“Self, Muso, Poet, Re-Planetarizationist” | Billie Reid

“He’s a great poet. A great tunesmith. Somehow he’s fallen between the cracks, but for those in the know Billie Reid is the real deal. Human despair – joyous love – the flow and the eb. Soft alt-rock butts cheek ‘n’ jowl with hillbilly banjo. No compromises. There is no label you can stick to him. He’s a free spirit. He doesn’t fit in. He won’t play the game. I love his music. I love the words. He’s going to dark places. He doesn’t give a shit about the music machine. My life is richer for it” John Young (Contemporary Musicologist).

Here we have some footage of the great man himself. Billie Reid busking in Fremantle. (Perth Western Australia) September 2014.


“Poet Billie Reid’s music delivers heartfelt reminders that “things will never be the same again” …”

The thing is, you don’t see it coming. You think it’s all fine between you, and then … WHAM!! Out of nowhere, you’re left dazed by an unexpected revelation. The difference between the person you thought you were dealing with, and the one she turns out to be. It’s been the stuff of wistful songwriting since whoever it was first realised that the way they felt worked better put to music than it did grouching to a stranger in bar. That those sentiments shared would be ones that an audience would relate to. Because we all have those feelings of hurt, alienation, pain, that blister up when love goes sour. Billie Reid gets this. Gets it better than most, and delivers heartfelt and caustic reminders that “things will never be the same again”. Simple words, big truth, and the line as it’s sung carries a charge that we can all recognise if we’ve ever opened our heart to another and had them snack on it.

The line that sticks with me right now is “You played me like I was a steel guitar”, from ‘Gilded Lily’. Whether or not it’s true in any objective sense, it certainly feels real, and is all we have to go on given that we never reach that point of objectivity but stagger instead through a hall or mirrors presenting distorted surfaces at every turn. Billie’s just as astute when he points the lens at himself, acknowledging that all he can offer the woman who already has a lover is “a house on Demon Street”. It’s good to recognise that in yourself, however painful it is for you, and those you attempt to entice.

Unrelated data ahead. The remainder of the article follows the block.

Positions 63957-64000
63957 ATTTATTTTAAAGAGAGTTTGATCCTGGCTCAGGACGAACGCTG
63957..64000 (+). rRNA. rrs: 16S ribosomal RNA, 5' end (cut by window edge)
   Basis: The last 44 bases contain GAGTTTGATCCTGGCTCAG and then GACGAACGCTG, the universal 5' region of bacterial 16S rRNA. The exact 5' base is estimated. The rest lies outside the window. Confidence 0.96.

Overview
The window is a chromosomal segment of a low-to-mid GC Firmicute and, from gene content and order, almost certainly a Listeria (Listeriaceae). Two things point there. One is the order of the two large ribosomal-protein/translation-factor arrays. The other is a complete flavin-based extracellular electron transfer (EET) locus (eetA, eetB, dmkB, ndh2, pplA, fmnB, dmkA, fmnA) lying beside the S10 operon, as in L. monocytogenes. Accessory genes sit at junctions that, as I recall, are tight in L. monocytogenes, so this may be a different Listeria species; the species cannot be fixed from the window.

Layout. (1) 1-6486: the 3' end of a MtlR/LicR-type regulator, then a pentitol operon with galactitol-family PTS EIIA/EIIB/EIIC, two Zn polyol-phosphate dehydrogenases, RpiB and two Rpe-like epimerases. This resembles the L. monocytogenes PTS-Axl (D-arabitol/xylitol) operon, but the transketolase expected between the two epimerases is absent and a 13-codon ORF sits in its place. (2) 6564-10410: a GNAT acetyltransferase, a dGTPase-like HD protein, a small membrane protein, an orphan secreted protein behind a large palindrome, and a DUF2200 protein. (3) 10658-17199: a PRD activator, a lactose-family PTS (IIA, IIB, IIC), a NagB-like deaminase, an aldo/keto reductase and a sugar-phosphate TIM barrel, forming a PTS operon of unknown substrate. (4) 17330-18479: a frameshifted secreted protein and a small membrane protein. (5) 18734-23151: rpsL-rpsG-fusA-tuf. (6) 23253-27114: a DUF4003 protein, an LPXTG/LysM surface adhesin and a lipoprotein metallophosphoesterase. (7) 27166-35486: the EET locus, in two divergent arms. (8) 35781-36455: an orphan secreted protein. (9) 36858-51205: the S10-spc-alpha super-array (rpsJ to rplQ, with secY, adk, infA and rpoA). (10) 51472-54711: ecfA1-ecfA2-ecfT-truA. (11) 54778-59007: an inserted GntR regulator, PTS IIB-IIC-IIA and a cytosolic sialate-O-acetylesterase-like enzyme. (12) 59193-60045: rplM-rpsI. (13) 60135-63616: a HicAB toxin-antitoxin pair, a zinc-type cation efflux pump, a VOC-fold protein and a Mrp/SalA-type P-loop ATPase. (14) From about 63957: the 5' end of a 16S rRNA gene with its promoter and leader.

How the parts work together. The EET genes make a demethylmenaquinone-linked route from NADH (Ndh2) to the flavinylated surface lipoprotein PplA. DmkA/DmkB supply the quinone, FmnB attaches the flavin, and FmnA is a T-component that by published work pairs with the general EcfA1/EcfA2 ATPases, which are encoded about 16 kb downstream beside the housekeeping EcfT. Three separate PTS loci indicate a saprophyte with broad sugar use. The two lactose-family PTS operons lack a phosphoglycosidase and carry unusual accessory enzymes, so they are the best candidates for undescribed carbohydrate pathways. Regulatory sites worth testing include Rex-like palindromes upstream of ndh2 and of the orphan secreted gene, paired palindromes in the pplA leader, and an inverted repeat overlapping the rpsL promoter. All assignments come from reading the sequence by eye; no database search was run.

Honesty is the writer’s watchword. Without it, the writer has no compass, can produce only words, becomes a spindoctor for his or her own campaigns. That can be shiny, sophisticated, but sooner or later it loses its appeal. All that’s left is a surface that the writer either sees themselves in, or averts their eyes from. Billie Reid’s gaze is steady. Throughout the songs on his album ‘Ode To The Dudes’, his grasp on his own feelings and failings is sure, strong. And that conviction comes out too in his voice, a clear whisky tone that I want to hear in a live setting some day soon.

I remember a bar in Melbourne, a boho place where a gypsy band played one night with wooden box percussion and a candy-floss-haired cellist. Just the right feel for Billie to step onto the stage after they’ve played and follow their renditions of European folk tunes with his bittersweet concoctions, drinking deep from the well of Americana. A few hours ago I received one of those unexpected blows that I mentioned at the start. A talk with a savvy ex helped me realise where this new woman was coming from. That she was operating from a place of fear, which is why she lashed out at me in the way she did. Fear makes you do crazy things. One of the better choices it’s helped me with is to listen to Billie Reid while I reflect what’s going on with me and her. Thanks Billie.

Charlie Reynolds